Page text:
The setting of Prometheus Unbound is a mythological world, inhabited by gods, Titans, and mythical beings. It provides the stage upon which the struggle for freedom and enlightenment takes center stage. "Prometheus Unbound" is set in the Caucasus mountains, specifically the Indian Caucasus. The play begins in the Indian Caucasus, where the Titan Prometheus is bound to a rock face and surrounded by the Oceanides Panthea and Ione. The choice of the Caucasus as the setting is inspired by the classical mythological tradition, where Prometheus was also bound to the Caucasus mountains.


Freedom and Liberation:

The theme of freedom and liberation is at the core of the narrative. Prometheus, who dared to defy the tyrant Jupiter (representing oppressive authority), becomes a symbol of the indomitable human spirit's quest for freedom. His eventual release from bondage represents the triumph of individual and collective liberation.

The Power of Knowledge and Enlightenment:

Prometheus's act of stealing fire from the gods is symbolic of the pursuit of knowledge and enlightenment. Shelley underscores the idea that knowledge is a force that can illuminate minds and transform societies. Prometheus's gift of fire to humanity represents the acquisition of knowledge and the potential for intellectual and moral progress.

Nature and the Human Spirit:

Shelley's deep connection to nature, a hallmark of Romantic literature, is evident in the play. Nature is portrayed as a powerful force that responds to the changing human spirit. As Prometheus is unbound and liberated, nature undergoes a transformation, symbolizing the intimate connection between humanity and the natural world.

Love and Empathy:

The play explores the transformative power of love and empathy. Prometheus's reunion with his beloved Asia signifies the awakening of the human spirit and the capacity for love to drive positive change. Love, in this context, becomes a force that can transcend suffering and adversity.

The Struggle Against Tyranny:

The conflict between Prometheus and Jupiter symbolizes the broader struggle against oppressive authority. Shelley's portrayal of Jupiter as a cruel and tyrannical ruler reflects the Romantic belief in the need to challenge unjust systems and institutions to achieve a better world.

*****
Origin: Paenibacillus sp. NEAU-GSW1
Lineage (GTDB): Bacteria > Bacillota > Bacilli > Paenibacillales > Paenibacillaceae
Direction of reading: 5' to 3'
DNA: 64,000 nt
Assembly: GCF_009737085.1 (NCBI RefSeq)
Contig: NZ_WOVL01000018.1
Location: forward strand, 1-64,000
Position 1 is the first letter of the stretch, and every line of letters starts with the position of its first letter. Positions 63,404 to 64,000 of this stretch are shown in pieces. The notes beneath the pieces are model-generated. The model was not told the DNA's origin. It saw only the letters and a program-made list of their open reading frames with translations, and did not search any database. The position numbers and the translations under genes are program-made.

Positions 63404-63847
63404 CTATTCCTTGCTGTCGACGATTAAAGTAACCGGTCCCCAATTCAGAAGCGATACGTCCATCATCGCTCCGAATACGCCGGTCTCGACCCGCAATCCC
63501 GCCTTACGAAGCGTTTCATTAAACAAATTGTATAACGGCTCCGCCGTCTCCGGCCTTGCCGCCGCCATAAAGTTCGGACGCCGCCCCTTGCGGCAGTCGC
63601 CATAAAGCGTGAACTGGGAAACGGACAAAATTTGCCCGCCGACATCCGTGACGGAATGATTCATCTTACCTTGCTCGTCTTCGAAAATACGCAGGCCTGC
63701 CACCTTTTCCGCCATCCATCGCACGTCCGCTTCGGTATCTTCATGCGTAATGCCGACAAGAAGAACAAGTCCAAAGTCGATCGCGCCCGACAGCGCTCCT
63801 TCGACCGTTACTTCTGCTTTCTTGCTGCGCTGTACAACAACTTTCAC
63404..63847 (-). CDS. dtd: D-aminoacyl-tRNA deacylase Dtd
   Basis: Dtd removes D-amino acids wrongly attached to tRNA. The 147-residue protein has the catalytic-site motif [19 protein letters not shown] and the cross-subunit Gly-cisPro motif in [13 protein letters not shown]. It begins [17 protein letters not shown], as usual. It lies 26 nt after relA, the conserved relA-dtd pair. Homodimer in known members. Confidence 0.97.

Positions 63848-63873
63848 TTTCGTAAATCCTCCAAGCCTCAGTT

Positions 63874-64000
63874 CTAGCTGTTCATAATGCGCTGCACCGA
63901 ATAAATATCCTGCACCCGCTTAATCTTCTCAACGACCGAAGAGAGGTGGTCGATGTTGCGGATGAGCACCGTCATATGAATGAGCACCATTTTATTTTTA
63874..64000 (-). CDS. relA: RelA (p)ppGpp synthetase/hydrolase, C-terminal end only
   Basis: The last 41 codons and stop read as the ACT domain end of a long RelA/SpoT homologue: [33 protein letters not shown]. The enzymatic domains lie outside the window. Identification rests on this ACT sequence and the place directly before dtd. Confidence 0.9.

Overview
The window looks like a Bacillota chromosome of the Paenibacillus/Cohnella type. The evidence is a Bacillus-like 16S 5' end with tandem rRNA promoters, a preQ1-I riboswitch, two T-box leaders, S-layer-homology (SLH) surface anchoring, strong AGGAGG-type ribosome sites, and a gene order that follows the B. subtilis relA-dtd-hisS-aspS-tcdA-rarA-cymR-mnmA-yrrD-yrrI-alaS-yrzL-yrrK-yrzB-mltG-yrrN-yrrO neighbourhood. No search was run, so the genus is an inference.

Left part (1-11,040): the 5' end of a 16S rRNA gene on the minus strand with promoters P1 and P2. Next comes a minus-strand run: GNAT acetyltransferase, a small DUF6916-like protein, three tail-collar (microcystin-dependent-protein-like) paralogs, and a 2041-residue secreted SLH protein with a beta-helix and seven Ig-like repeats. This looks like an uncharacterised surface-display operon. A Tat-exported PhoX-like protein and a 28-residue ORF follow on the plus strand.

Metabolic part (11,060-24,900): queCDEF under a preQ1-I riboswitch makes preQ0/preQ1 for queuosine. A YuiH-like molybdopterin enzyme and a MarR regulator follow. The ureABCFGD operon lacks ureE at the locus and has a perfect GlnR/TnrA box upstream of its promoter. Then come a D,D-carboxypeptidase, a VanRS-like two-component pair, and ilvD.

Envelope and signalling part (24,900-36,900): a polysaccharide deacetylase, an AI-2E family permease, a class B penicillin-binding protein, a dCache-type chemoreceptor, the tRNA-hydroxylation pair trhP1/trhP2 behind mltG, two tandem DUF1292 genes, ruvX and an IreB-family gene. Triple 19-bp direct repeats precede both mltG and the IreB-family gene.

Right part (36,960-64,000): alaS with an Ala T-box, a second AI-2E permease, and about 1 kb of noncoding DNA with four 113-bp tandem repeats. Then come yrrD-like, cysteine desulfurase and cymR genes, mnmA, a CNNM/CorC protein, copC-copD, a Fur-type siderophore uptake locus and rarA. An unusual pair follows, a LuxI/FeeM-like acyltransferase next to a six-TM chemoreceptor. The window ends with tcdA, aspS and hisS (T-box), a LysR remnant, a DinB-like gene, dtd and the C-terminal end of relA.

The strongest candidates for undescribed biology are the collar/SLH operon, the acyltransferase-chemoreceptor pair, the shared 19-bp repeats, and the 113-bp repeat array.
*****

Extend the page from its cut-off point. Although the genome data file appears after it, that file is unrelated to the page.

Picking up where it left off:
Redemption and Transformation:

Several characters in the play undergo transformations, including Jupiter himself. This theme underscores the possibility of redemption and change, even among those who have wielded great power. It suggests that the human spirit has the capacity to evolve and transcend its flaws.



Fire is a central symbol of knowledge, enlightenment, and the power to transform.


The chains that bind Prometheus at the beginning of the play symbolize oppression and bondage. They represent the forces that seek to stifle individual and collective freedom. As Prometheus is unbound, the chains are broken, signifying the triumph of liberation and the release from oppressive authority.

The Eagle:

The eagle that torments Prometheus is a symbol of Jupiter's cruelty and tyranny. It represents the oppressive forces that seek to punish and suppress those who challenge the status quo. The eagle's defeat and departure from the play signal the weakening of Jupiter's authority and the impending transformation of the world.

The Earth:

As Prometheus is liberated, the Earth is described as "clothed with green" and "crowned with flowers," symbolizing the renewal of nature and the harmonious relationship between humanity and the natural world.

Point of View and Narrative Techniques:

The play is written in the third person, with a narrative voice that provides descriptions and commentary on the events and characters.

Narrative Techniques:

Shelley employs various narrative techniques to create a sense of wonder and imagination: vivid descriptions of natural landscapes, celestial events, and cosmic battles to transport the audience to a mythological world. These contribute to the play's visual and emotional impact.

(1) Financial Instability: Shelley faced ongoing financial difficulties and debts, partly due to his rebellious and unconventional lifestyle.

Exile from England: Shelley went into self-imposed exile from England due to his radical political beliefs, leading to a sense of alienation and displacement.

Family Troubles: His tumultuous marriage with Harriet Westbrook ended, and he faced legal battles for custody of his children.

Health Issues: Shelley and his wife, Mary Shelley, both experienced health problems during this period, including illnesses and the loss of their infant daughter.

(2) Significant Social Unrest Episodes in 1819:

Peterloo Massacre: On August 16, 1819, in Manchester, England, a peaceful pro-democracy demonstration turned violent when cavalry charged into the crowd, resulting in casualties. The massacre shocked the nation and fueled calls for change.

The Six Acts: In response to social unrest, the British government passed a series of repressive laws known as the Six Acts in 1819, aimed at curbing radical activities, restricting free speech, and limiting political gatherings.

Cato Street Conspiracy: A failed plot to assassinate government ministers and overthrow the British government was uncovered in 1820. It revealed the depth of political unrest and dissatisfaction with the establishment.